It’s important to note here that the Browns’ current GM, Andrew Berry, didn’t trade for Odell. Neither did head coach Kevin Stefanski. It’s also important to note that Berry and Stefanski are gems, fantastic at their respective jobs.
The Browns are coming. They just snapped an 18-year playoff drought and won a postseason road game, making expectations quite high in 2021. It’s also not hyperbole to say that Cleveland — and specifically Baker Mayfield — played its best in 2020 without Odell. Whether this is a coincidence or not, the NFL is a results-oriented business. In his first three pro seasons, Beckham averaged 96 catches for 1,374 yards and 12 touchdowns. Over the last four injury-riddled campaigns, those averages have plummeted to this uninspiring line: 50/677/4.
It’s Cleveland’s time to shine. And Beckham will be an ex-Brown if his presence doesn’t foster more wins for the team and increased growth from Baker.
I’m not giving up on Oliver, but he took a step back in 2020 after a solid rookie season. And the Bills need the No. 9 overall pick from the 2019 draft to take a gigantic step forward in 2021.
As proven by last year’s 13-3 regular season and ensuing trip to the AFC title game, the Bills are legit. They are ready for prime time. But they need Oliver to become the monster he’s capable of being, the kind of game wrecker up front who can disrupt someone like Patrick Mahomes in the playoffs.
I know Wentz can be a star. We saw it in 2017, when he was squarely in the MVP mix before tearing his ACL in Week 14. We saw it in 2019, when he carried a no-name receiving corps to the playoffs by going 4-0 against the division in December to make the playoffs. I know 2020 was circumstantial, but it doesn’t matter what I know — it only matters what we see in 2021.
Yes, I feel that Wentz had legit reasons for failure last season, but there’s no need to recap the excuses. Not after Wentz’s offseason relocation to a plum position in Indy, where he’s reunited with Frank Reich, who was his offensive coordinator in that stellar ’17 campaign. The Colts provide the 28-year-old signal-caller with a fine, Quenton Nelson-led O-line. Wentz will be handing the ball off to Jonathan Taylor, who just rushed for 1,169 yards and 11 touchdowns as a rookie. Another 2020 rookie, Michael Pittman, flashed promising potential out wide, and T.Y. Hilton’s staying put on a one-year deal. Not to mention, Matt Eberflus’ defense finished top 10 in points and yards allowed.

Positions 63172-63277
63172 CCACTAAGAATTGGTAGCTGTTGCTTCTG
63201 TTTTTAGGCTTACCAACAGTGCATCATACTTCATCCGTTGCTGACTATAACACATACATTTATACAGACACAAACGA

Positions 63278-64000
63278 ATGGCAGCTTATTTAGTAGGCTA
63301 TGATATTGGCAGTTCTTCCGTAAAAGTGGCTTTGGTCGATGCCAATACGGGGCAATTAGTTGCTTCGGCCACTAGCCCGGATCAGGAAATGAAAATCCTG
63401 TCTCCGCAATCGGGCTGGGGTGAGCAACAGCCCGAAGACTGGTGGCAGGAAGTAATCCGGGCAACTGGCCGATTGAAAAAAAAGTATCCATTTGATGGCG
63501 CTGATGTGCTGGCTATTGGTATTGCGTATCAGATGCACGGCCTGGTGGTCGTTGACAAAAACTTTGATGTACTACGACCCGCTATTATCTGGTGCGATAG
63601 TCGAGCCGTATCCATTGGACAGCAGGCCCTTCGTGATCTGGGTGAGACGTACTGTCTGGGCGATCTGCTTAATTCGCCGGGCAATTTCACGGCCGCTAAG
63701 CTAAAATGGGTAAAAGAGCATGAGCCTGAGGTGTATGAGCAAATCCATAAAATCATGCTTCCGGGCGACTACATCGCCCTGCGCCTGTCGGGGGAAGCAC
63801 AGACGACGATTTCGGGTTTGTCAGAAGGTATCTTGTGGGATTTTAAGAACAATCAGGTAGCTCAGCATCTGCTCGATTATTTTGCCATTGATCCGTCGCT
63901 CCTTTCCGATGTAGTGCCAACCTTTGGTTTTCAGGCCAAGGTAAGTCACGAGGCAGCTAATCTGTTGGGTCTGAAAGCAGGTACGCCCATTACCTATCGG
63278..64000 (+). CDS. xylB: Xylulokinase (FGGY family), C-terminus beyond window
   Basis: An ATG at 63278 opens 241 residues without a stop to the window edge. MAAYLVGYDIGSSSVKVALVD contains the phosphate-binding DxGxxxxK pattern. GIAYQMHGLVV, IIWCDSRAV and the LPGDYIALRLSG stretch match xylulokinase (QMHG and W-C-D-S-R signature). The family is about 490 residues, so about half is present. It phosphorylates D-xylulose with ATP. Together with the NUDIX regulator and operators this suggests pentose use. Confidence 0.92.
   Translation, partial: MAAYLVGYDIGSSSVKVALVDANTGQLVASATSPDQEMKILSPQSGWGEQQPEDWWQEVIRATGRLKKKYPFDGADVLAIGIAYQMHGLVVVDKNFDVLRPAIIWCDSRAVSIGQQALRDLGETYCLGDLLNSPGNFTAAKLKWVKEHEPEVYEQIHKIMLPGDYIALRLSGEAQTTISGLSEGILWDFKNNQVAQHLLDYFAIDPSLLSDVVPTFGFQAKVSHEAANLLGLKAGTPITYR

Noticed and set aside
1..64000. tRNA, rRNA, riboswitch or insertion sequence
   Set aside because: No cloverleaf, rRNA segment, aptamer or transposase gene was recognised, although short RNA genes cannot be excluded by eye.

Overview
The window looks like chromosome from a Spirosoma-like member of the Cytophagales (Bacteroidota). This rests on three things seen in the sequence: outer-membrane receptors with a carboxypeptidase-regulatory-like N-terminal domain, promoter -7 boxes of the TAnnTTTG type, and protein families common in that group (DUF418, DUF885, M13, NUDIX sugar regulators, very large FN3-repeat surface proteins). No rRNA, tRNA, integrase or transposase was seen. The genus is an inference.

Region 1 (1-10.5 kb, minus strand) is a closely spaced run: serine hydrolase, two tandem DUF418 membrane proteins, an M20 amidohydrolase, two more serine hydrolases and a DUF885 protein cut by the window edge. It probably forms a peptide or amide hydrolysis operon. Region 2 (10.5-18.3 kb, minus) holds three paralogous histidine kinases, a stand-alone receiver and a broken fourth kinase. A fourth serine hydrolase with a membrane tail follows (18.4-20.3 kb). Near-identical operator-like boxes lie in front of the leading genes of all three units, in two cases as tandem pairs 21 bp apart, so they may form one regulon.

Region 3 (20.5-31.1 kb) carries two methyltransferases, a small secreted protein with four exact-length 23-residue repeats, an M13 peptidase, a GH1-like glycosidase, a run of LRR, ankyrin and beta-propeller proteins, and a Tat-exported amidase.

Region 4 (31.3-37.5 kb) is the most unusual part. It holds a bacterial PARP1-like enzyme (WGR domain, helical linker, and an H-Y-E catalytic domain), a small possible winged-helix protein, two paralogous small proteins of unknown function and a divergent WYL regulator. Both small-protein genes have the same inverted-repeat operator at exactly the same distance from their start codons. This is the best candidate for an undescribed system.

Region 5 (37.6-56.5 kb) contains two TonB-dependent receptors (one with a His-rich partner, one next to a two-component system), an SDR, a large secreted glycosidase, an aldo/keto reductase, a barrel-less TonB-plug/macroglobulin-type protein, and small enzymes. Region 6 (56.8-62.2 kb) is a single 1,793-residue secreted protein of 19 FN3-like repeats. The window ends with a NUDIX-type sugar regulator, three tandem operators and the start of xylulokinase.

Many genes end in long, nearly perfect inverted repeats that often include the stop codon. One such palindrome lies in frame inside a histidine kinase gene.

Indy’s the type of team that could take the division, and then win a playoff game or two. This is that kind of roster. The pressure’s on for Wentz to deliver the goods. I think he will. (And he better.)
Turns out aspiring TikTok stardom just doesn’t command a whole lot of interest on the open market. JuJu was great as Antonio Brown’s wingman. But after AB’s departure, his performance didn’t produce multi-year money to his liking, which is why he found his way back to Pittsburgh on a one-year, $8 million deal.
When JuJu’s mind is right — and his priorities are in order — the guy is tough and fun to watch. Even next to Brown, you don’t clear 1,400 yards just by showing up. This guy’s skilled — and he’s still just 24! Time to prove last year’s meager yards-per-catch figure (8.6) was just a bump in the road.
Brown sure wants to be the man, and I think he has the potential to be a No. 1, but we need to see it. During the 2020 regular season, we heard nothing from Brown but a remix of Keyshawn Johnson’s “Just Give Me the Damn Ball!.” Key always delivered. Brown has not — except, to his credit, during the playoffs. In three career postseason games, Brown has caught 18 passes for 322 yards (17.89 yards per catch). But this just kind of adds to the tease of this former first-rounder. Where’s that dominance in the first four months of the season? Baltimore needs it!
The Ravens added Sammy Watkins to the receiving corps in free agency and tight end Mark Andrews has become a major factor over the past two seasons, but the Ravens need Brown to truly realize his play-making potential. Baltimore ranked dead last in passing offense this past season. Time for “Hollywood” to show out.